I am looking for a method of finding over-represented pathways across multiple lists of differentially expressed genes. The simple scenario is that I have RNA-seq expression data for cell lines with derived resistance to a drug. For each resistance model (cell line) I can compare between the resistant line and the parental to get a list of differentially expressed genes (DEG) in resistant vs parental. And, I can identify over-represented pathways in that list of genes (e.g., using DAVID).
Now, consider that I have six different cell lines with derived resistance and each has its own list of differentially expressed genes (when compared to each parental). I can perform pathway analysis on each DEG list and then see which pathways come up as significant in multiple lists.
My question is, how do I get at those pathways which are maybe not significantly enriched in any one list but which are consistently represented by one or more genes in all (or many) of the different lists. I thought I would start by just mapping each gene in each DEG list to all its associated pathways (e.g., using KEGG) and then look for pathways that come up in all models. But, how do I define which are significant? I think I would want a test that considers both the amount of pathway over-representation within each list and across lists. Has anyone seen a method for that?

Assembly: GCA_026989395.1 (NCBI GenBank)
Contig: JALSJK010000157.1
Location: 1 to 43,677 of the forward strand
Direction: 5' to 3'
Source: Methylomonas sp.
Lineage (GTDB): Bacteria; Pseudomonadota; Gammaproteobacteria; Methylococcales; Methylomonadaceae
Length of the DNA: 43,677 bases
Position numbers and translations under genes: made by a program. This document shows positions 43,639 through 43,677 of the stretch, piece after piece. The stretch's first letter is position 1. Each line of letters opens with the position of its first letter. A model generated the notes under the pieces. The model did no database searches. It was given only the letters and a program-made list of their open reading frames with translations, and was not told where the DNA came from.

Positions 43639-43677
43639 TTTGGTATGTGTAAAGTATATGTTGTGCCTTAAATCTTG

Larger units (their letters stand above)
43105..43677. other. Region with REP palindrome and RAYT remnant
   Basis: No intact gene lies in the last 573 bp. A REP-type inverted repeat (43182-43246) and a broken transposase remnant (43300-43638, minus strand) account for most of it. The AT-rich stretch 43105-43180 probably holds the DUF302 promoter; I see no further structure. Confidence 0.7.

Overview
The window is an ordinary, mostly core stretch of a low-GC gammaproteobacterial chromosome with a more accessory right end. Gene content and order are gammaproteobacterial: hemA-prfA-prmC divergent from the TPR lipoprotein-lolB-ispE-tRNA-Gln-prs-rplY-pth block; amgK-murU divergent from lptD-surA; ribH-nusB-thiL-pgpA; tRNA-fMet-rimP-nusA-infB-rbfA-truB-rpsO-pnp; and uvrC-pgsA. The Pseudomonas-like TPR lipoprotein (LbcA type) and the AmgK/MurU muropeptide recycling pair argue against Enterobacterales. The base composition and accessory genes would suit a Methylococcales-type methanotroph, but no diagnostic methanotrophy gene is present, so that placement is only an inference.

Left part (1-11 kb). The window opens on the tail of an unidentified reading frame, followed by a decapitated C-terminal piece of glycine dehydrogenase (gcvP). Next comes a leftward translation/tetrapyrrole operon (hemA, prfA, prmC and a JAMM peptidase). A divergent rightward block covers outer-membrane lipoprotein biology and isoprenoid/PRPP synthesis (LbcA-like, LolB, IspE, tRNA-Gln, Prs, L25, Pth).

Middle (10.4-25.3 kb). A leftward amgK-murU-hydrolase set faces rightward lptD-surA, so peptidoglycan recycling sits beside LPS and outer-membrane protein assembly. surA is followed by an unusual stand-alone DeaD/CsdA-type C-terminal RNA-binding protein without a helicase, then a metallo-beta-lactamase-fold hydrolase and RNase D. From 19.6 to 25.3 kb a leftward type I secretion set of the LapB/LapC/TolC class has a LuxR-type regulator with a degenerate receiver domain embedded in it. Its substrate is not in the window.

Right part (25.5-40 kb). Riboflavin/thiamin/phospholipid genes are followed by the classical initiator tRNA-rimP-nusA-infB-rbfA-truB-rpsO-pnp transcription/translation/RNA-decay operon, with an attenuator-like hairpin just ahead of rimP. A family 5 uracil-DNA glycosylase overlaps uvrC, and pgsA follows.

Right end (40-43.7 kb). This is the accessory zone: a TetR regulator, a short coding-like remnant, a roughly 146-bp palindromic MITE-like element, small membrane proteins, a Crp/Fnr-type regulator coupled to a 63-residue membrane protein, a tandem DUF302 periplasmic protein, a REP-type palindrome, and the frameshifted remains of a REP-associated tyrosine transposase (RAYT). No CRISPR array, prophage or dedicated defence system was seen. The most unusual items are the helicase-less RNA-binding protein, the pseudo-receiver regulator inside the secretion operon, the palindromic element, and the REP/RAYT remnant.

Sample data (completely fictional): How do I identify pathways (e.g., DNARepair) which are enriched across multiple lists (but not necessarily within lists)?
MYC Transcription factor
Thanks Alex. It seems like WGCNA is very much on topic but does not do exactly what I am looking for. The random permutation test is a good suggestion and may be the way to go. Given 3 lists of genes and their corresponding pathway annotations I can define some measure of over-representation of any pathway both within and across the 3 lists. Then with randomly generated gene lists (from the same background list) of same sizes, I can see how often that measure of over-representation is observed by chance.